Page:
The Science Stories website is a wealth of information. Artists and scientists have created videos that provide insight into their work and process, in addition to resources and reference information.
The exhibit was planned to be displayed at the University of Puget Sound Collins Memorial Library in winter 2021, but as we all know, Covid intervened. As Harrison states, “We had to pivot and rethink how to find ways to share this information. It has been amazing to see how the community of artists and scientists have come together to create these amazing video stories.”
The curatorial team is planning to display the books this fall, October 1 – January 15, 2022. And as Carlin states, “We are hopeful that we will be able to welcome members of the community to Collins to see these incredible books. We want as many as possible to see the many ideas reflected in this project.”
Professor Stacey Weiss, who worked with local Tacoma artist Dorothy McCuiston reflects on her experience: “Working with Dorothy was a wonderful experience and I was struck by both the depth and breadth of her research about the natural history of my lizards and the ecology of their environment. We had been hoping that she could visit my field sites in Arizona with me, but the pandemic prevented both of us from traveling there. When she decided to use a dying process with plant materials, I reached out to my friend and Director of the American Museum of Natural History’s Southwestern Research Station, Geoff Bender, and requested that he send us a bundle of plants from my study site, which he did. The result is just incredible! The colors that transferred to Dorothy’s art book are so reflective of the place that I love, it really blew me away.”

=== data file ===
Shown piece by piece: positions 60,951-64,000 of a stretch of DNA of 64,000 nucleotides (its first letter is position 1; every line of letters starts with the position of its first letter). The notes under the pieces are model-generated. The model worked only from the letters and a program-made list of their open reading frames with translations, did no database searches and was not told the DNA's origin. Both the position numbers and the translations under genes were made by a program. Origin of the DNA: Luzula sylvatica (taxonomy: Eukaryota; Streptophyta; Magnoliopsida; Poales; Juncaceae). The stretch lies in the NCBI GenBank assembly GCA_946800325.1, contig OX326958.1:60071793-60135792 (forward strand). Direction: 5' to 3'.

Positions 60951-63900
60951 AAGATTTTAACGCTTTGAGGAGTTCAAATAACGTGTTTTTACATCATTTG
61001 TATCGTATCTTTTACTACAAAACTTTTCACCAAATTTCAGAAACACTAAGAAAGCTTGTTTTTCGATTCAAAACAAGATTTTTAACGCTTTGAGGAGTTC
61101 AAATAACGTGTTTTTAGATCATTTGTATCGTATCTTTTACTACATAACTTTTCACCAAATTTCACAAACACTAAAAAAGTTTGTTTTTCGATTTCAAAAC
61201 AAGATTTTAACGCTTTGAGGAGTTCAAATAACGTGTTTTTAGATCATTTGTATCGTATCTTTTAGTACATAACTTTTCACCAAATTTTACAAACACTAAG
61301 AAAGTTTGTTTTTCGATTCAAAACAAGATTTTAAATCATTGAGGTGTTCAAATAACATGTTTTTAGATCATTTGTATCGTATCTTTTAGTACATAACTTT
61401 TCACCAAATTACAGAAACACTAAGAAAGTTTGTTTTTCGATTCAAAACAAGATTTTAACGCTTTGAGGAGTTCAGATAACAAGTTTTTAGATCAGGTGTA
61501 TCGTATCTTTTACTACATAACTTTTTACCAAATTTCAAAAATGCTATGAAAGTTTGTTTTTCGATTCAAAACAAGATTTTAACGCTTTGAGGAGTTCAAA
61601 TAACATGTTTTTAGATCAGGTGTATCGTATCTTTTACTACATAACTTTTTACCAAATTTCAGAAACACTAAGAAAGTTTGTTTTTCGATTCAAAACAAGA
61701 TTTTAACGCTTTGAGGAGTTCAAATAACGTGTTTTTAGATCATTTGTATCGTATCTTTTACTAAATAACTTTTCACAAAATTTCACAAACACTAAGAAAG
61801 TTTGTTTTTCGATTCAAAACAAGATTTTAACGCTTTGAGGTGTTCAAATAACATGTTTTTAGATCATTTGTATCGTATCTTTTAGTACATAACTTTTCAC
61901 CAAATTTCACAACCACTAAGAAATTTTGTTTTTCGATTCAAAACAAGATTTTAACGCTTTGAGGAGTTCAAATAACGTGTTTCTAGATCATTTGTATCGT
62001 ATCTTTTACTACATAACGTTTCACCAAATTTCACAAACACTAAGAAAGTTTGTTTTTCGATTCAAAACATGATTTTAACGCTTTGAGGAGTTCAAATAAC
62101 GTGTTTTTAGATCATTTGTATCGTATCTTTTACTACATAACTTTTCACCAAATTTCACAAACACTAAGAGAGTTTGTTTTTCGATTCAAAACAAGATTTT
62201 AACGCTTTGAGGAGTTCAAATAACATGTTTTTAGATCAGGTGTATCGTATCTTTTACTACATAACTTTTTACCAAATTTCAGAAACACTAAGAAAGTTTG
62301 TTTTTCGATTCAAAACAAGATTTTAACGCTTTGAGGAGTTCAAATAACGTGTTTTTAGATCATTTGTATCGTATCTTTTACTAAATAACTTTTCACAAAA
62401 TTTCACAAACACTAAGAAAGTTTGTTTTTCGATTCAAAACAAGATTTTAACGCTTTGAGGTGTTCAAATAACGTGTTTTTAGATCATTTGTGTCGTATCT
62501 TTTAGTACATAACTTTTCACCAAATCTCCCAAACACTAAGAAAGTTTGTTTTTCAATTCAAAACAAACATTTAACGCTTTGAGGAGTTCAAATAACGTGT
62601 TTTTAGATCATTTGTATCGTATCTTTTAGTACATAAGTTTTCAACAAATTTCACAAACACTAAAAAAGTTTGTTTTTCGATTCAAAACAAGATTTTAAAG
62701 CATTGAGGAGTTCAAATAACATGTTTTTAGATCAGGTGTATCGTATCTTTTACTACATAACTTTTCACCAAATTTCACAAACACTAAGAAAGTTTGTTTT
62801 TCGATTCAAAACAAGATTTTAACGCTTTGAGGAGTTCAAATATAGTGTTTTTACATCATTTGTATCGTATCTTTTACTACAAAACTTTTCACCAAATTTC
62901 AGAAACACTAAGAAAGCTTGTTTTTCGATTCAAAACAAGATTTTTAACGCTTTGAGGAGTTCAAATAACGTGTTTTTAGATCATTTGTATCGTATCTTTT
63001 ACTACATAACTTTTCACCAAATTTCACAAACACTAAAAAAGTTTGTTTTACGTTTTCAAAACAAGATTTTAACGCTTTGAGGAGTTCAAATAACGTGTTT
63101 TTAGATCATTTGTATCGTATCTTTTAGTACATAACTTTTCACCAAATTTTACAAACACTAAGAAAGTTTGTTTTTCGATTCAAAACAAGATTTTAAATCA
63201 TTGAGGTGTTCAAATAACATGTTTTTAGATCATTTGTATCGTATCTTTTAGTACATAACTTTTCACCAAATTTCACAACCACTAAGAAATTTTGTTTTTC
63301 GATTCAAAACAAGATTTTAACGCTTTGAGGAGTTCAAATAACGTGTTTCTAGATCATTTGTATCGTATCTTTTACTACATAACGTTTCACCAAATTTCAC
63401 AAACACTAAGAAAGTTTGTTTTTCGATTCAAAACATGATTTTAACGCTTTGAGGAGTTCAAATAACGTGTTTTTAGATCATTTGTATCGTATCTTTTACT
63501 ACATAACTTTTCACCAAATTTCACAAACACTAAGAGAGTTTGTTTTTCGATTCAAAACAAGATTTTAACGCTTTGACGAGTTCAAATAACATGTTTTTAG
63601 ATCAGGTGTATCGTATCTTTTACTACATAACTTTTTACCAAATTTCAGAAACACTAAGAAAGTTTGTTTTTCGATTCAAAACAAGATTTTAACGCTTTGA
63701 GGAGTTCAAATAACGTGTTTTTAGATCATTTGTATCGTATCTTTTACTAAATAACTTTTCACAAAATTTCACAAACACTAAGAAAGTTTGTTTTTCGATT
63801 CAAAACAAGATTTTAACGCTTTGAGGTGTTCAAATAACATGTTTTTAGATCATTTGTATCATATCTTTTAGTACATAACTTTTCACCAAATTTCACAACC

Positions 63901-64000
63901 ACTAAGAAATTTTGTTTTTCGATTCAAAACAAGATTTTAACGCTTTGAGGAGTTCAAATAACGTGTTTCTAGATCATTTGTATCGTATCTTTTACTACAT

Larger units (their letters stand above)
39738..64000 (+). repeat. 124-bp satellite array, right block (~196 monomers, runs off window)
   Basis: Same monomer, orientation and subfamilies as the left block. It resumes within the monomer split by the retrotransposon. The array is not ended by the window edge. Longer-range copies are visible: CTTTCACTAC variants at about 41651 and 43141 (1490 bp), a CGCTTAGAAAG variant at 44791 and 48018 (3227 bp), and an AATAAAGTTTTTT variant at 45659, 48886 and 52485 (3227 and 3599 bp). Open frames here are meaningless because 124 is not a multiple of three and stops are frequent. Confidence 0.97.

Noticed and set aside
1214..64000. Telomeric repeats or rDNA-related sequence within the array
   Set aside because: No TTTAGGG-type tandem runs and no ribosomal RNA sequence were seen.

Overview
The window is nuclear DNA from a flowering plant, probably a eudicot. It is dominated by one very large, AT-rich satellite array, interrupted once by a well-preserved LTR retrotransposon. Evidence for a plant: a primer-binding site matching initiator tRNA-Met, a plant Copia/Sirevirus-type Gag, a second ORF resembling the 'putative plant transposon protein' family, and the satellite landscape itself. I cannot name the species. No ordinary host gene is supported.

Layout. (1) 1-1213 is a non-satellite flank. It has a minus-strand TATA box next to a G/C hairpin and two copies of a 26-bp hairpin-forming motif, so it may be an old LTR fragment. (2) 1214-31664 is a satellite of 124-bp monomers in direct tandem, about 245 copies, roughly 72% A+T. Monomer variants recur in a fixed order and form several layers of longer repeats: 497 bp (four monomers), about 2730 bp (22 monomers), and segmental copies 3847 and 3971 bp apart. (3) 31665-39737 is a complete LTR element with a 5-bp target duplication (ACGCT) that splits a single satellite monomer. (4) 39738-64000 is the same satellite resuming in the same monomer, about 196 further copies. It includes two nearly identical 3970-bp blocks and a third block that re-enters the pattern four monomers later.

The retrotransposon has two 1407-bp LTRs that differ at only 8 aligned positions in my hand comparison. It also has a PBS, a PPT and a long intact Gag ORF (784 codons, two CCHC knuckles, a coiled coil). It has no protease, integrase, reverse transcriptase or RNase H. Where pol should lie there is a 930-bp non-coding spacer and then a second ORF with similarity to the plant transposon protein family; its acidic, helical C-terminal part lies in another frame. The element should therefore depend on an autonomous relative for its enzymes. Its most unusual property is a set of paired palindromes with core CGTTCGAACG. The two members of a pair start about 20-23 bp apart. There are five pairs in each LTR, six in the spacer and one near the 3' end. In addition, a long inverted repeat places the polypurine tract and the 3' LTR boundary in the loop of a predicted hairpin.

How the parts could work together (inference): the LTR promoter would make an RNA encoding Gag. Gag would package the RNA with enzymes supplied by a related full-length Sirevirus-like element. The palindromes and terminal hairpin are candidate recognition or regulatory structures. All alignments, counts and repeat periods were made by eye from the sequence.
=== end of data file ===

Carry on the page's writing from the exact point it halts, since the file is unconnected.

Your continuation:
Alyce DeMarais Professor Emerita, Department of Biology shares thoughts about her experience. She worked with local artist and letterpress printer, Jessica Spring: “I have always appreciated the melding of art and science. I view science as a creative endeavor and marvel at the science that underlies artistic processes. Working on this project with Jessica Spring provided new insights–it was fascinating to see how Jessica approached the project and how she connected data with words and images. Her work captures the complexity of the science and its place in the world.”
Dan Burgard, Professor of Chemistry worked with artist Jim Oker and Suze Woolf. Oker writes: “Through the Working Upstream book project, book designer, Suze Woolf and I strove to explore the nature of this work and the issues it raises through images that evoke the notion of seeing aspects of the world in and through water. Water can become a lens through which the world can be seen, both figuratively and literally.” The book’s form and materials also makes reference to a scientist’s microscope lens. In discussions of this work, viewers will see a way of studying drug use in a community without violating individual privacy.”
All of the artists used images, innovative book structures, and tactile materials to seduce their audiences to engage in a dialog about issues raised by the scientists’ research. Each one offers insights in the research being conducted in our region and helps foster a greater understanding of science and the connection that art has in helping us understand this complex work.
Poetry & Short Story Reference Center is a collection of full-text classic and contemporary poetry, short stories, and supplemental content, as well as biographies and authoritative essays on such topics as poetic forms, movements and techniques. It also includes high-quality videos and audio recordings of interviews and poets reading their work from the Academy of American Poets and other sources. Researchers can search for poems, poets, short stories, authors and more using a single search box, or browse content alphabetically by most-studied poets and authors, most-studied works, poetic forms and techniques, themes, literary periods and movements. Find it under Databases A-Z on the library website!